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Stony Brook University

Research Data Guide

Resources to help you manage your research data.

Storage vs. Preservation

storage ≠ preservation

If you have stored your data somewhere, you have not necessarily preserved your data. Preservation focuses on making sure that your data will be available and usable in the long term. This is important for you, looking back on your previous research, and also for others as collaborators or other researchers may want to see your data.

Each year, additional funders and publishers implement data sharing mandates. Good preservation practices are increasingly important! 

Hardware and Software Obsolescence


Does your computer have a CD drive? When was the last time you used a VHS player? What if all your data was stored on floppy disks?

Preservation helps protect you from hardware obsolescence. You never want to find yourself in a situation where all of your data is saved on unsupported hardware! Always migrate to new hardware formats so that your data will be available long term. If you are storing your data on proprietary or specific hardware (e.g., storage hardware associated with a particular piece of lab equipment), migrate to a more universal format.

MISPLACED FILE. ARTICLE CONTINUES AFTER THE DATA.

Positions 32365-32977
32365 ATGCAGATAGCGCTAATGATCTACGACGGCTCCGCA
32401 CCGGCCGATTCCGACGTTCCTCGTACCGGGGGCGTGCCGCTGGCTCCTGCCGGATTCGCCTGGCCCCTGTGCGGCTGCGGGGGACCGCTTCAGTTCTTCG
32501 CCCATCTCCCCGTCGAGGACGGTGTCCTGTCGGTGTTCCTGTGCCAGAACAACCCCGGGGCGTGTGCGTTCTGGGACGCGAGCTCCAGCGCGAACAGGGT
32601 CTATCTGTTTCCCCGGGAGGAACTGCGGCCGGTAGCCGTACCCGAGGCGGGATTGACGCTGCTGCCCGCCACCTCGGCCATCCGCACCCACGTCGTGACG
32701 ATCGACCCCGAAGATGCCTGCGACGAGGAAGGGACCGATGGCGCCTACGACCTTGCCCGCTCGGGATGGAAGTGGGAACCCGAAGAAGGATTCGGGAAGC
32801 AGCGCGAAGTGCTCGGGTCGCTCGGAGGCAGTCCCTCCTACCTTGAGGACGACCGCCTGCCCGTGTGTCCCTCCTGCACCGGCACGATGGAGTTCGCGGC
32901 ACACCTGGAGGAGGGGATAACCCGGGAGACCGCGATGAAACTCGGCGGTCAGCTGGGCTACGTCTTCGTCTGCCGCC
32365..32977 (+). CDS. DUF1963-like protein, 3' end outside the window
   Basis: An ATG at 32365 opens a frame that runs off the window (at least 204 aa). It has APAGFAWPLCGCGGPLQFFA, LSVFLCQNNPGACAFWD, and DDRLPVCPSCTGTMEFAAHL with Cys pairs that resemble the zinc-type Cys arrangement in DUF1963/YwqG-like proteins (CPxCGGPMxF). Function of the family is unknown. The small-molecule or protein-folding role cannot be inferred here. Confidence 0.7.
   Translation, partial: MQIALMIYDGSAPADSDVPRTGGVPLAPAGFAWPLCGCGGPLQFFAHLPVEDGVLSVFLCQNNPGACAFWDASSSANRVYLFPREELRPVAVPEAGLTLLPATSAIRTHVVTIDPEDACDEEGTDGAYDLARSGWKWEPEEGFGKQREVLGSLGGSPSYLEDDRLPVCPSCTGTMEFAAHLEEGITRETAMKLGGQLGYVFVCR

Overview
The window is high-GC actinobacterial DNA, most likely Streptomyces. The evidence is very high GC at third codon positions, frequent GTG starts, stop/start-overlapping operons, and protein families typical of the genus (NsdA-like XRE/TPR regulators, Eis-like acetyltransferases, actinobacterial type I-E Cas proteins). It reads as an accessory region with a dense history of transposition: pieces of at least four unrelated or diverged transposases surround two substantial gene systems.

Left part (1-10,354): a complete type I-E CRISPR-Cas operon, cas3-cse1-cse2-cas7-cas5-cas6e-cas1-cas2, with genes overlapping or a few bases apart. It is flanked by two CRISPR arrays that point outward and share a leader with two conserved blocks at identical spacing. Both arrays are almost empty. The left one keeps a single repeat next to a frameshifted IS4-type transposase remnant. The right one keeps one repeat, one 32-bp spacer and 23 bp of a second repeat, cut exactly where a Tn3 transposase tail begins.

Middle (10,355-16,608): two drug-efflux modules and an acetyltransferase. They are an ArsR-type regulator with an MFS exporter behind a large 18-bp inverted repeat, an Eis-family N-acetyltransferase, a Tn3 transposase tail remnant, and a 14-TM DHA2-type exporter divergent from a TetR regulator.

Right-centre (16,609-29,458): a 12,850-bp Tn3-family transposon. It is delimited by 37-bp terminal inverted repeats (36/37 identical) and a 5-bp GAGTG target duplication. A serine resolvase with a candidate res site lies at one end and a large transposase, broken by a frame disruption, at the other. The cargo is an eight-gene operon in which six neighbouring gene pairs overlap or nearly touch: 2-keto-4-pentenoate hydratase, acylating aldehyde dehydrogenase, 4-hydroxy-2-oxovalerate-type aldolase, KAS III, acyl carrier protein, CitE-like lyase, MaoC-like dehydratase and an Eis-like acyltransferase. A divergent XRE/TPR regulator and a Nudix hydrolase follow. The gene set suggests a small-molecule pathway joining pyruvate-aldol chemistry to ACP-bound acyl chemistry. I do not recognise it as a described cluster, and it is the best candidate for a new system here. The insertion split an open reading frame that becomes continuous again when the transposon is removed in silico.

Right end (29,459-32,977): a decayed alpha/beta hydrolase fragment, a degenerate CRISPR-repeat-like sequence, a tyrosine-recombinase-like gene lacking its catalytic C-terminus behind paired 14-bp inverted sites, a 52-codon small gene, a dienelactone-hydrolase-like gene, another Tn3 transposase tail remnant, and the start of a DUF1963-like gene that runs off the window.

You should also save your data using current, open file formats. If you use proprietary software in a lab, there may be no way for others to access your data if the company stops producing that software. If you use homegrown software you’ve created to collect data, your data may become impossible to access if you do not update your own tool for new operating systems and hardware. In addition to keeping your data accessible, moving data to open formats will also protect you from going back to old data and opening it only to find that it is unreadable. 

*Note: There is a distinction between how you collect data and how you store, preserve, and share it. You may need to collect data in one way using specific hardware or software, but you should always have a plan for how you will transform it to open and/or accessible formats. 

File Formats

What file format should I use?

Preservation formats can be opened and viewed on any operating system using any kind of software. Some examples are:

  • XML (extensible markup language): used to save web content and other documents
  • CSV (comma separated values): used to save spreadsheets
  • PDF (portable document format): used to save documents
  • TIFF (tagged image file format): used to save image files 

Encryption and Compression

Encryption is useful for keeping your data safe when transferring it, but encrypting data can also make it difficult to access later on if you haven’t kept good documentation on the encryption key or password.

When you compress data, you risk damaging your data. Each compression and decompression can alter the quality and integrity of the data. Always keep an original dataset and only compress or encrypt copies of that dataset.